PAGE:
- Satellite and internet search data suggest that the coronavirus may have begun spreading in Wuhan, China, as early as August 2019.
- According to a new Harvard study, traffic at six major hospitals in Wuhan increased in fall 2019.
- People in Wuhan also began searching online for information about coughs and diarrhoea – symptoms associated with COVID-19.
- But the research is not conclusive and has not yet been peer reviewed.
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Most of the world didn’t know about China’s mysterious new coronavirus outbreak until January, but people at its epicentre started to behave like there was a new respiratory virus long before that, new research shows.
As early as August 2019, residents of Wuhan, China, were flocking to the city’s major hospitals and searching the internet for information about coronavirus-like symptoms, according to a study published Monday in Harvard University’s online repository.
Examining 111 satellite images of the parking lots of six major hospitals in Wuhan, the researchers found a significant uptick in traffic starting September and October 2019.
At the same time, the Chinese search engine Baidu saw a spike in searches for “cough” and “diarrhoea” in the Wuhan region. Though coughs are typical of many viruses that circulate in the fall, the diarrhoea that afflicts some COVID-19 patients is unique among respiratory illnesses.
“Something was happening in October,” Dr. John Brownstein, an epidemiologist at Harvard Medical School who led the research, told ABC News. “Clearly, there was some level of social disruption taking place well before what was previously identified as the start of the novel coronavirus pandemic.”
The researchers have submitted the study to the journal Nature Digital Medicine, where it is currently under peer review, according to ABC.
A 2-year high in Wuhan hospital traffic
Experts and officials have long believed that the coronavirus pandemic began with a handful of infections in Wuhan in December. However, more and more evidence suggests the virus may have emerged earlier than that and spread across the globe far more quickly than anyone realised.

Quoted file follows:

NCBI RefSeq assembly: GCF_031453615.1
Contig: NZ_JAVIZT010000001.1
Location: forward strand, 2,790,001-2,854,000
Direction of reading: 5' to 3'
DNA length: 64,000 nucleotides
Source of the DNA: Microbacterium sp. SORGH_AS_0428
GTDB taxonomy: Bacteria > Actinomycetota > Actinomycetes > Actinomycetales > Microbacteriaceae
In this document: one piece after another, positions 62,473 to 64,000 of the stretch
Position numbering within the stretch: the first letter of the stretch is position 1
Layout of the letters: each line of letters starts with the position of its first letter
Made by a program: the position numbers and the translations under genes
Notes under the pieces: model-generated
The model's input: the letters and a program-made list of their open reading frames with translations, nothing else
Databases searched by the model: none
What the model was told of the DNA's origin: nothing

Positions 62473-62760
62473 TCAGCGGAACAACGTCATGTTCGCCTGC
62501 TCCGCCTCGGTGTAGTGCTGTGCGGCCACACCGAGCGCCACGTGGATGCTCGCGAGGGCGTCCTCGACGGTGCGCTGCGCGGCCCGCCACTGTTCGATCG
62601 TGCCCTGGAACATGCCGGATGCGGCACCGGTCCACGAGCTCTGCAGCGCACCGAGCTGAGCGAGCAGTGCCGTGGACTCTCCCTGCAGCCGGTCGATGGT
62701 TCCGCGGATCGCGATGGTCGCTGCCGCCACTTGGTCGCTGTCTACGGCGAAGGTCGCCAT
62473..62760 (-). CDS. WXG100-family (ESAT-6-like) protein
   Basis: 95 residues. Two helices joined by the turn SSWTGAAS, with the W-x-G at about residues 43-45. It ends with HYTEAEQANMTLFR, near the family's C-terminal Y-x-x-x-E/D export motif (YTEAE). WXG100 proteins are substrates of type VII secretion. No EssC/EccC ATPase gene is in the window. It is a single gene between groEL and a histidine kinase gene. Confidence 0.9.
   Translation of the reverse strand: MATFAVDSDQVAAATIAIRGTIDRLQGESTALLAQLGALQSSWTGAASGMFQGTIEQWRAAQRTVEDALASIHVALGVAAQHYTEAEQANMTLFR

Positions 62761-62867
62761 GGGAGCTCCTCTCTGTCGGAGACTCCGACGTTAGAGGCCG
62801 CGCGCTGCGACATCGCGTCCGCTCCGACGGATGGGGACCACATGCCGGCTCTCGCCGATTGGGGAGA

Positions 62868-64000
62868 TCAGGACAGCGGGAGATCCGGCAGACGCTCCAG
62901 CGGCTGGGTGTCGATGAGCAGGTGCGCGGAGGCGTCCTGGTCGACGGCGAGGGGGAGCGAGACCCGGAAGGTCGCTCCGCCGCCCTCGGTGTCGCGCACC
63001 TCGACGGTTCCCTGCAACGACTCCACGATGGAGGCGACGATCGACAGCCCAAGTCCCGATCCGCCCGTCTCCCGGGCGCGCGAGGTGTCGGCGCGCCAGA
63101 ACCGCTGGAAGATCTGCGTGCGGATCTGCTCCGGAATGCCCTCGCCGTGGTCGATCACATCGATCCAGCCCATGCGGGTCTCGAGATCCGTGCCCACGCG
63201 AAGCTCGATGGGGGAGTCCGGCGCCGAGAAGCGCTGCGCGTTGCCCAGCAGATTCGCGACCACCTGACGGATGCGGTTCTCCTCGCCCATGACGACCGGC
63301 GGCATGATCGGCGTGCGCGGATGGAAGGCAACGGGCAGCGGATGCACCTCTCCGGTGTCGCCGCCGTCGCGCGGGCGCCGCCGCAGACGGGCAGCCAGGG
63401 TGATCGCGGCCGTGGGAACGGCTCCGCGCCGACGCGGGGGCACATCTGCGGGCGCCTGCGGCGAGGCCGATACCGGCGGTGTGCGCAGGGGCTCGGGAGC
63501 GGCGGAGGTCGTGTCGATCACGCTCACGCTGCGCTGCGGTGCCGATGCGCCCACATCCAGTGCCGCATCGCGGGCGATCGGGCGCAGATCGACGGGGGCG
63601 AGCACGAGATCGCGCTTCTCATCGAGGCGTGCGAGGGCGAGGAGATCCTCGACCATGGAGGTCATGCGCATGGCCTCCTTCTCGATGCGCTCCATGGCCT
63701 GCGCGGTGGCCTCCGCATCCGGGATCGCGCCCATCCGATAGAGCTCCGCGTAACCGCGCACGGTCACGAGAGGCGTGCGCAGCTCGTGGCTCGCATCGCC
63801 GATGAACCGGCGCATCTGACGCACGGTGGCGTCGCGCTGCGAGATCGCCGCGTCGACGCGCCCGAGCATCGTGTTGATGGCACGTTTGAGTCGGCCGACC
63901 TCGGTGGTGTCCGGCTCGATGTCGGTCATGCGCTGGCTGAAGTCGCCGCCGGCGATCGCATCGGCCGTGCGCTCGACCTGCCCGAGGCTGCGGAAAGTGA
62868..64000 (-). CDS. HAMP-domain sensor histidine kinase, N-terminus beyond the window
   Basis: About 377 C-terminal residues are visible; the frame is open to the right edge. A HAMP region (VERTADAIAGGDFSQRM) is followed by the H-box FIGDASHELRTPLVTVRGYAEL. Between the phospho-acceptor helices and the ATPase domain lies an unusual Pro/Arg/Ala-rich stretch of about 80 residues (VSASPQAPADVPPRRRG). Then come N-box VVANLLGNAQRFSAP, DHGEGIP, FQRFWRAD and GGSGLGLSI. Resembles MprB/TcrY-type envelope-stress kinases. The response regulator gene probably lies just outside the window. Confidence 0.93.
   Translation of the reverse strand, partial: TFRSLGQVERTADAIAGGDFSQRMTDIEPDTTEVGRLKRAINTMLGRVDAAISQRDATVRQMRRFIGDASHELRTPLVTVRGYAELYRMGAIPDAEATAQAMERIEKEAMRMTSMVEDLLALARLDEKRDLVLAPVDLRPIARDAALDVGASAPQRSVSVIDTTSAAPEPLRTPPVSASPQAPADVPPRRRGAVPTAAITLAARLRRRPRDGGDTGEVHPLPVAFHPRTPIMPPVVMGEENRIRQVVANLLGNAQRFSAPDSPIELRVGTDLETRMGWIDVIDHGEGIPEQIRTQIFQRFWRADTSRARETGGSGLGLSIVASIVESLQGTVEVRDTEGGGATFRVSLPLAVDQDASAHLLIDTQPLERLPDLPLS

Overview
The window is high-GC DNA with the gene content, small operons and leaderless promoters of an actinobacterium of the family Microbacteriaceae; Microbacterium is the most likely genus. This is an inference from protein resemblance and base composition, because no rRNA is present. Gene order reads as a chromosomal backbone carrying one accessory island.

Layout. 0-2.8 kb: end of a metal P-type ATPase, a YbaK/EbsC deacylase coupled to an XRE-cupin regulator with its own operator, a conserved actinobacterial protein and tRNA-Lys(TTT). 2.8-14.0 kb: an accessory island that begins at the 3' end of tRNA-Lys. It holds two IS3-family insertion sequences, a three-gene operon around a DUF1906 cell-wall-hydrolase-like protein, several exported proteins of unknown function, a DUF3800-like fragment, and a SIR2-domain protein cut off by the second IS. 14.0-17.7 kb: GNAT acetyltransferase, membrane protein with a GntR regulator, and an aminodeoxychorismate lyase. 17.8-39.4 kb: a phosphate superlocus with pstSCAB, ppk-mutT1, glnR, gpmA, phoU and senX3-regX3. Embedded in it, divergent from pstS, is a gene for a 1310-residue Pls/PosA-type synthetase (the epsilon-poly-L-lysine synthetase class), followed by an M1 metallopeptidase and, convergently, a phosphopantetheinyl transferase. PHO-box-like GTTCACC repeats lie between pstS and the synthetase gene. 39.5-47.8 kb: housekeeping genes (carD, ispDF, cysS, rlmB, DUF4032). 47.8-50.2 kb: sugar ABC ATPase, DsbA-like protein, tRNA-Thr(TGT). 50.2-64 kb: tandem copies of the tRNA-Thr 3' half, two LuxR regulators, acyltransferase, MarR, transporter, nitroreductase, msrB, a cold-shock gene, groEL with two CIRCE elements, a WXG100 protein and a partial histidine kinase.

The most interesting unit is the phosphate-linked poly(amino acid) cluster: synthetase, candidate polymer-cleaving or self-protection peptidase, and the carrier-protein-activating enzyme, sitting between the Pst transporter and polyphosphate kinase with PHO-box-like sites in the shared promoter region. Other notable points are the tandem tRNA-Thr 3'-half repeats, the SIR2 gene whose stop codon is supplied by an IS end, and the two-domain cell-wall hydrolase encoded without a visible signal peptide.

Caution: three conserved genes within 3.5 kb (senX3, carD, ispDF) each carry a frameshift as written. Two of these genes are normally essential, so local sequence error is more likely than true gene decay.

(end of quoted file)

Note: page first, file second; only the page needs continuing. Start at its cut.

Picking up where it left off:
China’s government has traced the first COVID-19 case to November 17, according to the South China Morning Post. The new Harvard research suggests the virus may have been spreading through Wuhan long before that.
In August 2019, the Baidu search engine saw “a unique increase in searches for diarrhoea, which was neither seen in previous flu seasons or mirrored in the cough search data,” the researchers wrote. Months later, it would become clear that some coronavirus patients develop gastrointestinal symptoms like diarrhoea before they even get a fever.
Similarly, a research paper released in February reported “abnormal spikes and increases” in uses of the terms “SARS,” its Chinese equivalent “Feidian,” “coronavirus,” “shortness of breath,” “dyspnea,” and “diarrhoea” on social-media platform WeChat starting November 17.
In October and November, satellite imagery also revealed increased traffic in Wuhan hospital parking lots, according to the Harvard researchers.
“More cars in a hospital, the hospital’s busier, likely because something’s happening in the community, an infection is growing and people have to see a doctor,” Brownstein told ABC. “We saw this across multiple institutions.”
Some of the hospitals showed a 90% increase in traffic from the same time period in 2018, according to ABC, which reviewed the researchers’ data independently.
Tom Diamond, president of Remote Sensing Metrics, which analyses satellite data and worked with the researchers, told ABC that “at all the larger hospitals in Wuhan, we measured the highest traffic we’ve seen in over two years during the September through December 2019 time frame.”
“Our company is used to measuring tiny changes, like 2% to 3% growth in a Cabella’s or Wal-Mart parking lot. That was not the case here. Here, there is a very clear trend,” he added.
The science is still unclear
Infectious-disease experts who weren’t affiliated with the study have cautioned that its results don’t necessarily mean that the coronavirus was spreading through Wuhan in the early fall. Correlation, after all, does not mean causation.
“I don’t know about the August start,” Dr. Amesh Adalja, an infectious-disease expert at the Johns Hopkins Centre for Health Security, told Reuters. However, he said, “it’s clear this had been spreading for some time before it was recognised and reported to the World Health Organisation in December.”
Using satellite and search engine data to track new disease outbreaks “is an interesting idea with some validity,” Paul Digard, chair of virology at the University of Edinburgh, told Reuters. But he said the research would be more convincing if it included similar satellite data from hospitals in other Chinese cities.
By focusing only on Wuhan, the outbreak’s known epicentre, “the study forces the correlation,” Digard said.
Still, if used properly, behavioural evidence like internet searches and hospital traffic could help researchers study infectious diseases.
“This is all about a growing body of information pointing to something taking place in Wuhan at the time,” Brownstein said. “Many studies are still needed to fully uncover what took place and for people to really learn about how these disease outbreaks unfold and emerge in populations.”
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